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Parliament

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Committee meetings

Once the chairperson and the rapporteurs have made themselves familiar with the subject matter of the bill and once the working groups of the parliamentary groups have come to their initial conclusions about the bill, the committee chairperson decides, in agreement with the spokespersons of the parliamentary groups, when the bill will be placed on the agenda. During this meeting the content of the bill is presented and explained in detail either by a rapporteur or by a Government representative. All members of the Federal Government and persons commissioned by it have access to meetings of the committees of the Bundestag, as provided for in Article 43 of the Basic Law. It is, however, also desirable for subject specialists from the federal ministries or the Länder to attend committee meetings so that committee members can question them directly about specific rules and about the background to, the reasons for and possible consequences of the bill. The civil servants employed by the Federal Government also have to assist with the wording of the bill. If a committee wishes to change the substance of a provision it does not need to concern itself with the legal niceties of formulating the document but can ask the civil servants from the appropriate ministry to draw up the amendment using the appropriate legal language. During the committee’s initial deliberations on the bill a general debate can also be held for the purpose of comparing the main problems and political viewpoints relating to the bill.

In exceptional cases this debate can be held in public. According to the Rules of Procedure, committee meetings are not in principle open to the public. The committee may, however, decide to admit the public during the discussion of a particular item of business or during parts of the discussion. This means that journalists, interest groups or other interested parties are free to attend the meeting.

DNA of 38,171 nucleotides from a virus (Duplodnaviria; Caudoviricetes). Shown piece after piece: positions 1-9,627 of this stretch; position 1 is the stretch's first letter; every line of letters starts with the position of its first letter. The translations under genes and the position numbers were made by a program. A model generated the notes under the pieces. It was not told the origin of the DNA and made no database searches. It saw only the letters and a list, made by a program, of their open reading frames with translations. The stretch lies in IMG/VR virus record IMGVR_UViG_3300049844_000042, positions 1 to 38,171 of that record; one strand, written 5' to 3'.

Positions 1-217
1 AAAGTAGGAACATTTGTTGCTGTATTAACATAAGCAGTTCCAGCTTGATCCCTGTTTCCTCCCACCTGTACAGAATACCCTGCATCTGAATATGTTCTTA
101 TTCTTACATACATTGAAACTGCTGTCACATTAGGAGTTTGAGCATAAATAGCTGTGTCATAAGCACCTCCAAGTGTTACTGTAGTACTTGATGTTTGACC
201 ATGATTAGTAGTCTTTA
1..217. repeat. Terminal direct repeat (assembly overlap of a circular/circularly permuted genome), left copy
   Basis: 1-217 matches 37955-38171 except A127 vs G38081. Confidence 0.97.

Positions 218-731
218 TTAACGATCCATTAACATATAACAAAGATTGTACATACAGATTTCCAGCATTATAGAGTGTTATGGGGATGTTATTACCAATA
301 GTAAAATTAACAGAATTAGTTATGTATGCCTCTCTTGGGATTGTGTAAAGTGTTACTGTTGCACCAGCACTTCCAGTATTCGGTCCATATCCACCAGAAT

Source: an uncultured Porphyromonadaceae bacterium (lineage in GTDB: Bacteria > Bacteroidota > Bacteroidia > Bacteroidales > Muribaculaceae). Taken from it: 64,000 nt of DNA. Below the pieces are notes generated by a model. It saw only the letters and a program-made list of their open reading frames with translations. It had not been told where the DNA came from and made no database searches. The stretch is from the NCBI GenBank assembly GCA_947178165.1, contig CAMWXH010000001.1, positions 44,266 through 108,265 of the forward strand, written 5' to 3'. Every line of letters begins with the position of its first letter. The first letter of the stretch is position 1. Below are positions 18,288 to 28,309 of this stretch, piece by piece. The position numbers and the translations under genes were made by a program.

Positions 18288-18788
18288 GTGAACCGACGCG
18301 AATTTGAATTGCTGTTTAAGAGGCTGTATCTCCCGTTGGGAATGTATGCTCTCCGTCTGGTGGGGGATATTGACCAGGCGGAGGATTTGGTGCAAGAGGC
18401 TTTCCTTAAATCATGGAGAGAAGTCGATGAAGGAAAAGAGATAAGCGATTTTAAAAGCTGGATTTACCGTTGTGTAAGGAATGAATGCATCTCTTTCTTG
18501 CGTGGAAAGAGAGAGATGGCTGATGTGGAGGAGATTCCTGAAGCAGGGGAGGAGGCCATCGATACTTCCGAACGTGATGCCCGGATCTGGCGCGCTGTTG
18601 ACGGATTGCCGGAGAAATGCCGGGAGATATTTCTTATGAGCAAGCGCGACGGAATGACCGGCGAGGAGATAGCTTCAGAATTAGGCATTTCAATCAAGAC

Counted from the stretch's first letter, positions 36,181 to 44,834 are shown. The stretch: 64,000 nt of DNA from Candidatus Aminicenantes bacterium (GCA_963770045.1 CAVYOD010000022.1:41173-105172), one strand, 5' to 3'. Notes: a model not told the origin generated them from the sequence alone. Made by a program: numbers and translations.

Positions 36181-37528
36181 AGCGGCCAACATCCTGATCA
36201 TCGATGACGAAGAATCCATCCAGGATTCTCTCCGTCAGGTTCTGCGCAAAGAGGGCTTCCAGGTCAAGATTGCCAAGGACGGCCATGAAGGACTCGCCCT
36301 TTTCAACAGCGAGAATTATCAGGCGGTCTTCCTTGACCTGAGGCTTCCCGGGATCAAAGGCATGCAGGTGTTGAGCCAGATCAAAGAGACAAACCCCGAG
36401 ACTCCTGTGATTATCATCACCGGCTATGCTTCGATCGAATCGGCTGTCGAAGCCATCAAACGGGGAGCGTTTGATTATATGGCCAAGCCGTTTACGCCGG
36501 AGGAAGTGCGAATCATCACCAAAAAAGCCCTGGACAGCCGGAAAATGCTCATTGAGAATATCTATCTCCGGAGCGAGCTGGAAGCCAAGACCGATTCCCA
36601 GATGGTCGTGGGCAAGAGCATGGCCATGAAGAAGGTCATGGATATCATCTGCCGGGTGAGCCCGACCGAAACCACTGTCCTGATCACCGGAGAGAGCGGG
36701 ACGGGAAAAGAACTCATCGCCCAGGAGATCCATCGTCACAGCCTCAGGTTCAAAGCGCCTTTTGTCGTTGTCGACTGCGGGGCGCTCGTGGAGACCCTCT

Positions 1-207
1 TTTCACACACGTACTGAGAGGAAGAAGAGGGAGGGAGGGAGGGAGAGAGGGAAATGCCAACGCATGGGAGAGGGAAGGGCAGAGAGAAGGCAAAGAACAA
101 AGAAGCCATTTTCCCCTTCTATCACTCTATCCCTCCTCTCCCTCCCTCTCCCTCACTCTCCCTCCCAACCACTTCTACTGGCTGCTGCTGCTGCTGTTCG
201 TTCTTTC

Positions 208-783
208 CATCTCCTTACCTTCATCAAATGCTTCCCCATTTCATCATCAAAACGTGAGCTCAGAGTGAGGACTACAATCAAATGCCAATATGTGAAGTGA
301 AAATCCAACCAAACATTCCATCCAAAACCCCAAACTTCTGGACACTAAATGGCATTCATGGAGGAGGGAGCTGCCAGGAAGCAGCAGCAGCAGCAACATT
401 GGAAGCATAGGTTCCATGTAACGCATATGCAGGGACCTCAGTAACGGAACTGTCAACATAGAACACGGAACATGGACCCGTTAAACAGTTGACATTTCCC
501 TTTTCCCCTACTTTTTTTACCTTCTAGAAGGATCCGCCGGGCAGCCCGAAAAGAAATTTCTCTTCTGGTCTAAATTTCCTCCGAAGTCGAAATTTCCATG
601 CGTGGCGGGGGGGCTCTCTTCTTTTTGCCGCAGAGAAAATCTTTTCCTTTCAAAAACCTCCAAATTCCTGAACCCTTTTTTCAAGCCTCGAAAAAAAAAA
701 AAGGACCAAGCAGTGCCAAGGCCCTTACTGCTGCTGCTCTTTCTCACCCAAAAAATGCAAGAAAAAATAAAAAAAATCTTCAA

After a general debate, the committee begins its deliberation on the individual clauses of the bill. The chairperson calls the individual chapters and sections, whereupon rapporteurs, other committee members or representatives of the Federal Government or the Bundesrat have an opportunity to express their views. At this stage amendments can be proposed and other formal motions for amendments moved. Speakers are given the floor in the order in which leave to speak was requested. Formal motions for amendments are voted upon at the end of the discussion of a particular chapter. If an amendment is adopted by a simple majority of those present, then the amended version of the bill presented by the Government forms the basis of all discussions from that point onwards.

Amendments to bills, which are made frequently and can be identified most easily by examining the recommendation for a decision, are not necessarily the result of formal motions for amendment; they more often result from discussions and negotiations in the committee. During the committee stage, Members do not give speeches intended to be heard by the public, but discuss individual points with each other, submitting and withdrawing proposals for debate. Thus, the committee stage consists of specialised discussions which are designed to create sensible and workable legislation.

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